L-glutamate is the excitatory neurotransmitter at neuromuscular junctions in insects. It may also be involved in neurotransmission within the central nervous system (CNS), but its function therein remains elusive. The roles of glutamatergic synapses in the Drosophila melanogaster CNS were investigated, with focus on the study of DmGluRA, a G-protein-coupled glutamate receptor. In a first attempt to determine the function of this receptor, we describe its distribution in the larval and adult Drosophila CNS, using a polyclonal antibody raised against the C-terminal sequence of the protein. DmGluRA is expressed in a reproducible pattern both in the larva and in the adult. In particular, DmGluRA can be found in the antennal lobes, the optic lobes, the central complex, and the median bundle in the adult CNS. However, DmGluRA-containing neurons represented only a small fraction of all CNS neurons. DmGluRA immunoreactivity was not detected at the larval neuromuscular junction nor in the body wall muscles. The correlations between DmGluRA distribution and previously described glutamate-like immunoreactivity patterns, as well as the implications of these observations concerning the possible functions of DmGluRA in the Drosophila CNS, are discussed.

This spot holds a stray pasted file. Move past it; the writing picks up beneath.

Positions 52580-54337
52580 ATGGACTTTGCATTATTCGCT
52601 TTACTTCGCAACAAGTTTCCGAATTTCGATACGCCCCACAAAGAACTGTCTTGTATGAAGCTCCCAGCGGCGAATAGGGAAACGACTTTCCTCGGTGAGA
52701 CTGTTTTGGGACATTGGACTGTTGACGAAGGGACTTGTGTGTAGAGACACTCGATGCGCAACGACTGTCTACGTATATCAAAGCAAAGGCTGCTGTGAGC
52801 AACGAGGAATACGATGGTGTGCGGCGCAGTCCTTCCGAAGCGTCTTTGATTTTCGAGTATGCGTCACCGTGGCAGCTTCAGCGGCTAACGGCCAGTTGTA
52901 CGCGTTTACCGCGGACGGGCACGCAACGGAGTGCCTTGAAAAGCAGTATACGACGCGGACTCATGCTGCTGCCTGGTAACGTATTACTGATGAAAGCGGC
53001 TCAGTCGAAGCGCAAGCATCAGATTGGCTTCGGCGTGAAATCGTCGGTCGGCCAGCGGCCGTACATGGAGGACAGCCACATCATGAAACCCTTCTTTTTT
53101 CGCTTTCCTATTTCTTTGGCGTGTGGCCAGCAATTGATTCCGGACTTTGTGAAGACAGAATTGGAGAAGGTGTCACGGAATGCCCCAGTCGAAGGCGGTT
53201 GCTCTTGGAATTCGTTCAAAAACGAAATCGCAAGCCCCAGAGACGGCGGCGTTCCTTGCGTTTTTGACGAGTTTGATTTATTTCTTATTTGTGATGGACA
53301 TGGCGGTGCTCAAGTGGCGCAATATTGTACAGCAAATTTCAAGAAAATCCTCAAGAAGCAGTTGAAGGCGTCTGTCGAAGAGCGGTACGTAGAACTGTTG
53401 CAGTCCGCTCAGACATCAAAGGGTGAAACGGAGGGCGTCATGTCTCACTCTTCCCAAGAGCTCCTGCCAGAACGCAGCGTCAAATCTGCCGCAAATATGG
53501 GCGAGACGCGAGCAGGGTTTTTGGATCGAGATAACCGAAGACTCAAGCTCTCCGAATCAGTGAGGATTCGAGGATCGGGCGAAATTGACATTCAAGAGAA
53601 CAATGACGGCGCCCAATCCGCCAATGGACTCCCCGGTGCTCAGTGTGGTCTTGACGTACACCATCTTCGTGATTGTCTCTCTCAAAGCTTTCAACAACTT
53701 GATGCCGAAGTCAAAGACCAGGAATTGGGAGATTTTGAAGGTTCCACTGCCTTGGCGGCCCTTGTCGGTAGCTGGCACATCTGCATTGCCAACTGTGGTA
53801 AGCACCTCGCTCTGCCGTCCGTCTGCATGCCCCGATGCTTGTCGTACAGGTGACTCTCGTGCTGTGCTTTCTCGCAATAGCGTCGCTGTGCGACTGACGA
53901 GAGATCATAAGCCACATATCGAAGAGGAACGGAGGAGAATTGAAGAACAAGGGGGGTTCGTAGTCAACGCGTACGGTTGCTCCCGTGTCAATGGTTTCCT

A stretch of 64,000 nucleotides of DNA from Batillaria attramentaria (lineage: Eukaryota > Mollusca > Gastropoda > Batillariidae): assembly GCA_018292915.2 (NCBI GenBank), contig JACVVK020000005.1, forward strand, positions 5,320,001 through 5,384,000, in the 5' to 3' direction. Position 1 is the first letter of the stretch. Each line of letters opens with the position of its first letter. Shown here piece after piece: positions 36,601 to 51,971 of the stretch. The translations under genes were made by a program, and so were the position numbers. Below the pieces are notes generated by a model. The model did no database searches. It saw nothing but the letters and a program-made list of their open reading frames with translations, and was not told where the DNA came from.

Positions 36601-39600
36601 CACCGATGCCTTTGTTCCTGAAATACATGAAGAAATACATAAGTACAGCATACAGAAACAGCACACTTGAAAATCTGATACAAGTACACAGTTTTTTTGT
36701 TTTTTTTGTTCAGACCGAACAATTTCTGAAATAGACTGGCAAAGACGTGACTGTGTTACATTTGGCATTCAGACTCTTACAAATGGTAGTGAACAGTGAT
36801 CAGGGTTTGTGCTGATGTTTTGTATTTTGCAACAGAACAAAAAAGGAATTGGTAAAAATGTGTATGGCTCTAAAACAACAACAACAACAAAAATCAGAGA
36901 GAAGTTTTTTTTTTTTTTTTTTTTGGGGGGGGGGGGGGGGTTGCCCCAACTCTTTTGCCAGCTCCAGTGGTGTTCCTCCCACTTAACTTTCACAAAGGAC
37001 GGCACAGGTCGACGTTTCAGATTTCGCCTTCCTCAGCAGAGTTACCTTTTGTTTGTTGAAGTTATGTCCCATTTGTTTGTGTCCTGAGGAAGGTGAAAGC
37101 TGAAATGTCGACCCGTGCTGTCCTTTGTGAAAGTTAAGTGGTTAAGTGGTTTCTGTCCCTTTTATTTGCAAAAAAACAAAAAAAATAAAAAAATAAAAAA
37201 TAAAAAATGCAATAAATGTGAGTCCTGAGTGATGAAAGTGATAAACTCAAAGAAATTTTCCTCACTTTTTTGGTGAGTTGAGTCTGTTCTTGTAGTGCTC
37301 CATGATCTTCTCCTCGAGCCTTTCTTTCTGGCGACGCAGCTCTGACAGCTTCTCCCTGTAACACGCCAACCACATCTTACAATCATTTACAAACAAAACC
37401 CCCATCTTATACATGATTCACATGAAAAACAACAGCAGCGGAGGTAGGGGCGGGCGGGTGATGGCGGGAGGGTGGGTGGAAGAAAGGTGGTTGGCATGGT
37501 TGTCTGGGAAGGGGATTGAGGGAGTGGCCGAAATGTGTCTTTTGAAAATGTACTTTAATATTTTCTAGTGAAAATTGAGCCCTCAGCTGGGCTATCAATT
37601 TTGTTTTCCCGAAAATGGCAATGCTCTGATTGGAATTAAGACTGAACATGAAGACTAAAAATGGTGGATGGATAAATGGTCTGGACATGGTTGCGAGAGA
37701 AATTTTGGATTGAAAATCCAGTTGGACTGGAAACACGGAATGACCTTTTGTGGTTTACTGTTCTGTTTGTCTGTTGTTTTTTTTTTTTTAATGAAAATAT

Copyright 2001 Wiley-Liss, Inc.